Telstra today launched the second generation of its Roku-based Telstra TV system at an event in Sydney. The new 4K streaming device supports free-to-air TV, subscription TV and on-demand streaming and will go on sale October 31 to Telstra Broadband customers with an entertainment bundle for $99/month.
The new Telstra TV 2 is a gateway to a wide variety of streaming services available to Australians, including ABC iView, SBS On Demand, +7, 9NOW, Tenplay, Foxtel Now, BigPond Movies, Netflix, Stan and Hayu. As a Roku-powered device there’s also a variety of free apps available to download, but Telstra operates a separate Roku app store to the rest of the world so that it can cater for Australian users and services.
The new live TV features are delivered via a TV tuner built into the device – there’s an antenna input on the back of the box so it can tune into any signal your antenna brings in. There’s no mention of being able to record live TV though.
There’s also a new search function that aggregates content across multiple services – similar to Apple’s recent TV App and Google’s nascent Assistant-powered Google Home voice casting services. Users can tell Telstra TV 2 what they want to watch, and it’ll tell them where to find it. Telstra TV 2 also features a companion app for Android and iOS that lets you find and curate the content you want to watch while you’re out and about.
The company is also looking to the future promising that future iterations of the platform with bring features like voice activation (a Roku platform feature), personalised recommendations and more content partners.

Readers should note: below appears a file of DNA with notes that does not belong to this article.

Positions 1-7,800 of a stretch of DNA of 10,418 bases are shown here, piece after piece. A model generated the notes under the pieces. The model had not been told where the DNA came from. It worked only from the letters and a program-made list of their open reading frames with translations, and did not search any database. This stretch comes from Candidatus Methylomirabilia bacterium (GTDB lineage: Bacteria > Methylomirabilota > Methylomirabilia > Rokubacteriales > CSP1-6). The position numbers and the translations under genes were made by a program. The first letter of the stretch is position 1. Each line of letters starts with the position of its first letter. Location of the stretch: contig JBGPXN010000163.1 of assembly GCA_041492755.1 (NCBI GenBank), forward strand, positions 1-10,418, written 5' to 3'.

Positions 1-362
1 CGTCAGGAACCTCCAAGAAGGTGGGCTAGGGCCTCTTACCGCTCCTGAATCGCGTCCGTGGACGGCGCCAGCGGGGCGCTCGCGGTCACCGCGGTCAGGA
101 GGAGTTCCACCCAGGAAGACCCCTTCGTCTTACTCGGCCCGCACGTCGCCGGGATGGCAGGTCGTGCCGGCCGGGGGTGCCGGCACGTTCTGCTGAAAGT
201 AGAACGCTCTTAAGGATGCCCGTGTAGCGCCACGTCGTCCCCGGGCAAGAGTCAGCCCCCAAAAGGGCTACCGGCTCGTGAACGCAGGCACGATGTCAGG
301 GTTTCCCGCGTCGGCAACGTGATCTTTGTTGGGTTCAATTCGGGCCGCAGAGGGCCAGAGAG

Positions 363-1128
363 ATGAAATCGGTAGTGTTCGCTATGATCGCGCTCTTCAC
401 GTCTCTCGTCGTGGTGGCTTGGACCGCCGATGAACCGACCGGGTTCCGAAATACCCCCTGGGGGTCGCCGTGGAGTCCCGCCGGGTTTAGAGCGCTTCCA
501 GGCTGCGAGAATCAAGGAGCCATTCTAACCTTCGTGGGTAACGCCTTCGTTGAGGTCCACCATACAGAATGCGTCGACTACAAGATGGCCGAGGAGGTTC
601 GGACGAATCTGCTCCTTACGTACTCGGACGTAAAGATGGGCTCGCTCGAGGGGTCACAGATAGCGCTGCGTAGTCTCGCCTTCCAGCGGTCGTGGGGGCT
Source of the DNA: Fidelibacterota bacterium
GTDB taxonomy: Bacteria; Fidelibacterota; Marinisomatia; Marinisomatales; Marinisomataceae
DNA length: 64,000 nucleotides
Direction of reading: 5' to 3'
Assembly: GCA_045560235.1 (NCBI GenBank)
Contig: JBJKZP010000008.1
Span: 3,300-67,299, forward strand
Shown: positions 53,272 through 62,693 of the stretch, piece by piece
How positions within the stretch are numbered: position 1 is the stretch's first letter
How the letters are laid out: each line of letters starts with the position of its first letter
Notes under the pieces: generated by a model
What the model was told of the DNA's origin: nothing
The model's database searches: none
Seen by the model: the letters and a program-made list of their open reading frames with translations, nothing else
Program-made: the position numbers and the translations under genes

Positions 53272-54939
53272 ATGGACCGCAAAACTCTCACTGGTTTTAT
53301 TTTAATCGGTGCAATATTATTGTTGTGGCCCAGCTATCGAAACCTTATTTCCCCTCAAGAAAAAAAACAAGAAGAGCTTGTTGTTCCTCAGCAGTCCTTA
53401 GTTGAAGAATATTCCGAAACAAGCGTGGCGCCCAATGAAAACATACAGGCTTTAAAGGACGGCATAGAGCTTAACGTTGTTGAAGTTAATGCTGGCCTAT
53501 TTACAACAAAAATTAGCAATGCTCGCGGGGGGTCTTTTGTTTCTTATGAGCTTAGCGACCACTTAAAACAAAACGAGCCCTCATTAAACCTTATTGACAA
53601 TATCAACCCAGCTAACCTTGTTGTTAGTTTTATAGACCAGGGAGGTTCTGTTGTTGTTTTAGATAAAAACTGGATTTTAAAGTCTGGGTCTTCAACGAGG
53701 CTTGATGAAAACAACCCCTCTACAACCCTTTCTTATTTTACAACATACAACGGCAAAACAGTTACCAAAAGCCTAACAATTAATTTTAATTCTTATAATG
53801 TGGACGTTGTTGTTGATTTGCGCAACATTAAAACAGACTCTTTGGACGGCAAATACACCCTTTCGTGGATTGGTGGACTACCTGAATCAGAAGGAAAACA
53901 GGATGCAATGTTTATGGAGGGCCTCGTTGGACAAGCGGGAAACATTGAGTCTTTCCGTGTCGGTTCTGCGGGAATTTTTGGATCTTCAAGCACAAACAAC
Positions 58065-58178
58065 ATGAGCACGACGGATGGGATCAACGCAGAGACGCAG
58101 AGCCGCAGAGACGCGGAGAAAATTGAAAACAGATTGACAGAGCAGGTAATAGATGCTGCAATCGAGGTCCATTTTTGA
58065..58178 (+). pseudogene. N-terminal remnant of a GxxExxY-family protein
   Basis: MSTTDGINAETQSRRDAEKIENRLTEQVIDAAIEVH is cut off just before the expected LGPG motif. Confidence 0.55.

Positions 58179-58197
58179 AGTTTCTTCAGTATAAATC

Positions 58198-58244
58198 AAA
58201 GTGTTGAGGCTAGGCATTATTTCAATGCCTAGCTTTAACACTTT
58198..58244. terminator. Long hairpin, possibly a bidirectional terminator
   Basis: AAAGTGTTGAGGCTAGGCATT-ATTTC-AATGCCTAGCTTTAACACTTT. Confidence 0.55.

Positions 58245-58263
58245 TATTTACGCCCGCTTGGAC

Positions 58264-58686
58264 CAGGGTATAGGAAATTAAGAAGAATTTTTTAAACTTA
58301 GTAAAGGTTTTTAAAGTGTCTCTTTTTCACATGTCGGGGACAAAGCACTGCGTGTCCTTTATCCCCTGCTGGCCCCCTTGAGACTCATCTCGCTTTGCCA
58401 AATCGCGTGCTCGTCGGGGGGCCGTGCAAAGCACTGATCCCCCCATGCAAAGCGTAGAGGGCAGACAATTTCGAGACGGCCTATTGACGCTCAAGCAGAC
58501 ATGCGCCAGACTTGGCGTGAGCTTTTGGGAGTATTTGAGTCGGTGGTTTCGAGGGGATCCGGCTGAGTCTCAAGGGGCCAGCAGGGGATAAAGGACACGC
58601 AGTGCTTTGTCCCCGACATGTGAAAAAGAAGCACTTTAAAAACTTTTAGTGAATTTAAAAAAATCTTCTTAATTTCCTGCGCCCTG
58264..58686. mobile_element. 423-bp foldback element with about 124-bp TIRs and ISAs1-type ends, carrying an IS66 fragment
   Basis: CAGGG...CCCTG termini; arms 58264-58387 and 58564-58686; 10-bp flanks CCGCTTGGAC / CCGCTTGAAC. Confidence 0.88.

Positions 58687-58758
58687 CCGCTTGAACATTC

Like the original Telstra TV before it, you’ll need to be a Telstra Broadband customer to get your hands on a Telstra TV 2 – one is supplied to customers on the company’s $99/month and $120/month bundles. Customers will also have the ability to pay for their Foxtel Now and Netflix subscriptions on their bill.
The new device has some big shoes to fill. The first generation of Telstra TV, now a couple of years old, became the fastest-selling streaming device in Australia and has sold more than 1 million units. Telstra TV 2 enters a market with a much wider variety of options available to consumers.
If you’re not on Telstra and don’t want to switch but want to add a streaming box to your setup, there are a couple of other options: Foxtel is about to release its own Foxtel Now device – it’s powered by Android TV with access to Android TV apps via the Play Store (also includes a TV tuner for live TV); and Fetch is also out there with its own hardware and subscription plans. Both services don’t require you to belong to a particular ISP.
Will you be updating to Telstra TV 2, or going another route? Tell us your preferred streaming solution in the comments.